News About the Agricultural Products Industry

Simplify security requirements for agricultural products

The Food and Drug Administration (FDA) and the Department of Agriculture (USDA) announced the alignment of the USDA Harmonized Good Agricultural Practices Audit Program (USDA H-GAP) with the requirements of the Agricultural Products Safety Rule of the Food Safety Modernization Act (FSMA) of the FDA.

The new step is part of a continuing effort to simplify the safety requirements of agricultural products that farmers must follow.

The Agricultural Products Safety Rule establishes minimum standards based on science for the safe growing, harvesting, packing and preservation of fruits and vegetables grown for human consumption.

The USDA GAP Harmonized Audit Program is an audit developed as part of the GAP Agricultural Product Harmonization Initiative, an industry-driven effort to develop standards of good agricultural food safety practices and audit checklists for prior operations and after the harvest.

The aligned components include areas such as biological soil modifications; legume shoots; domesticated and wild animals; worker training; health and hygiene and equipment, tools and buildings.

$2,000 billion available to farmers affected by hurricanes and fires in 2017

Secretary of Agriculture, Sonny Perdue, announced that agricultural producers affected by hurricanes and wildfires in 2017 can request financial assistance to recover and rebuild their agricultural operations. Those interested can register until November 16, 2018.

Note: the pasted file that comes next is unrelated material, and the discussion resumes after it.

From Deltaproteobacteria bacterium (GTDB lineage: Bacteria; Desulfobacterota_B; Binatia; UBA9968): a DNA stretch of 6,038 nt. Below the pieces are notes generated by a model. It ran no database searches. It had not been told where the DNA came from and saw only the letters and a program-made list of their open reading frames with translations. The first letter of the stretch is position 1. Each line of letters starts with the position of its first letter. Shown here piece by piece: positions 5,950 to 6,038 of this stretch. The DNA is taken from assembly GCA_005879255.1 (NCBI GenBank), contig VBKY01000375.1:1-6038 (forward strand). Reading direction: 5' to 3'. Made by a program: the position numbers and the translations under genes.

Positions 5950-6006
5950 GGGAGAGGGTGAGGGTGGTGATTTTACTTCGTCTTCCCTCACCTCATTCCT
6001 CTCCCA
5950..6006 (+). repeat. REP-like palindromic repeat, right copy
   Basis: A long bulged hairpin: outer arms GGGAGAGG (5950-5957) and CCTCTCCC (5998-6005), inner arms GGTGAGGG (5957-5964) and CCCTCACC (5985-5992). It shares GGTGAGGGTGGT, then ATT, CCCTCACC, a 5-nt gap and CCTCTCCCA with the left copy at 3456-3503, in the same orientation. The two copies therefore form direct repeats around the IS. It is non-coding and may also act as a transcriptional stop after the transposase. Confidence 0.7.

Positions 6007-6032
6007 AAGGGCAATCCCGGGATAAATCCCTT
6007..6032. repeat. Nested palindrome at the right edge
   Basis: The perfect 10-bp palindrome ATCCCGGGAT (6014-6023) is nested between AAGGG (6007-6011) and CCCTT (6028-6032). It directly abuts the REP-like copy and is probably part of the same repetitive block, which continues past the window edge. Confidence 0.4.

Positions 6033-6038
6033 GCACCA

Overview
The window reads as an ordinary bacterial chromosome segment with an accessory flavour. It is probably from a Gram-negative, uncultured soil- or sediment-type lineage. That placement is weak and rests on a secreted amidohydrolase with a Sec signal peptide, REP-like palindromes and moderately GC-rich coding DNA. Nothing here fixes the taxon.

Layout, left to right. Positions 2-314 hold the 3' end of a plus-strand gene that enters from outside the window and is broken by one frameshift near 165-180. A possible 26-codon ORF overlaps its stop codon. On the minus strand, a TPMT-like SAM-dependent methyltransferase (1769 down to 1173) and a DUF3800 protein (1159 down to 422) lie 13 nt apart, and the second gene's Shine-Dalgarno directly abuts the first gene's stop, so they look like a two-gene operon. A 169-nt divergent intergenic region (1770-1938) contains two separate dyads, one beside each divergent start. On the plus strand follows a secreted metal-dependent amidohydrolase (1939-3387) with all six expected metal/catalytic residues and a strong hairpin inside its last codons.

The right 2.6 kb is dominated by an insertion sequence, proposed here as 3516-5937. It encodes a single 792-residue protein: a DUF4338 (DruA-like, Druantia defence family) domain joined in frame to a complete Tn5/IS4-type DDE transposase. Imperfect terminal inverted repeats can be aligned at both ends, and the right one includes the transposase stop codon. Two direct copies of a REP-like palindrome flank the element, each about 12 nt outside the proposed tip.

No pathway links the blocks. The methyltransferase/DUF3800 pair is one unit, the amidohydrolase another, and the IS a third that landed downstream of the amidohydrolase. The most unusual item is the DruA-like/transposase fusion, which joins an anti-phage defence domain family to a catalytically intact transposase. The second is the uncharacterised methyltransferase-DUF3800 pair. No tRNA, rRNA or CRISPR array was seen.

Eligible crops, trees, shrubs or vines, located in a county included in a Presidential Emergency Disaster or Disaster Designation Statement by a Secretariat as a primary county, are eligible for assistance if the farmer suffered a loss because of a hurricane in 2017.

Eligibility is determined by the county committees of the Farm Services Agency (FSA).

Losses of agricultural products due to conditions caused by last year’s wildfires and hurricanes, including excessive rains, high winds, floods, landslides, fires and dense smoke, may qualify for assistance through the program.

For more information about FSA disaster assistance programs, visit

PACA Regulations Defends Traders

Organic labels must be removed from imported fumigated products

In a joint letter to all licensees of the Perishable Agricultural Products Act (PACA), the USDA Fair Trade Practices Program and the National Organic Program reminded US importers that agricultural products treated with a substance banned by USDA organic regulations or that are subject to ionizing radiation, must not be sold, labeled or presented as organic products.

PACA holders who sell or label fumigated products as organic may be subject to sanctions under the Organic Food Production Act (OFPA) and PACA.

People and companies with PACA licenses can intermediate, manipulate or sell organic agricultural products. PACA holders who are intermediaries in imports of organic products may not need organic certification, however, they are responsible for ensuring that imported organic products comply with all organic USDA regulations.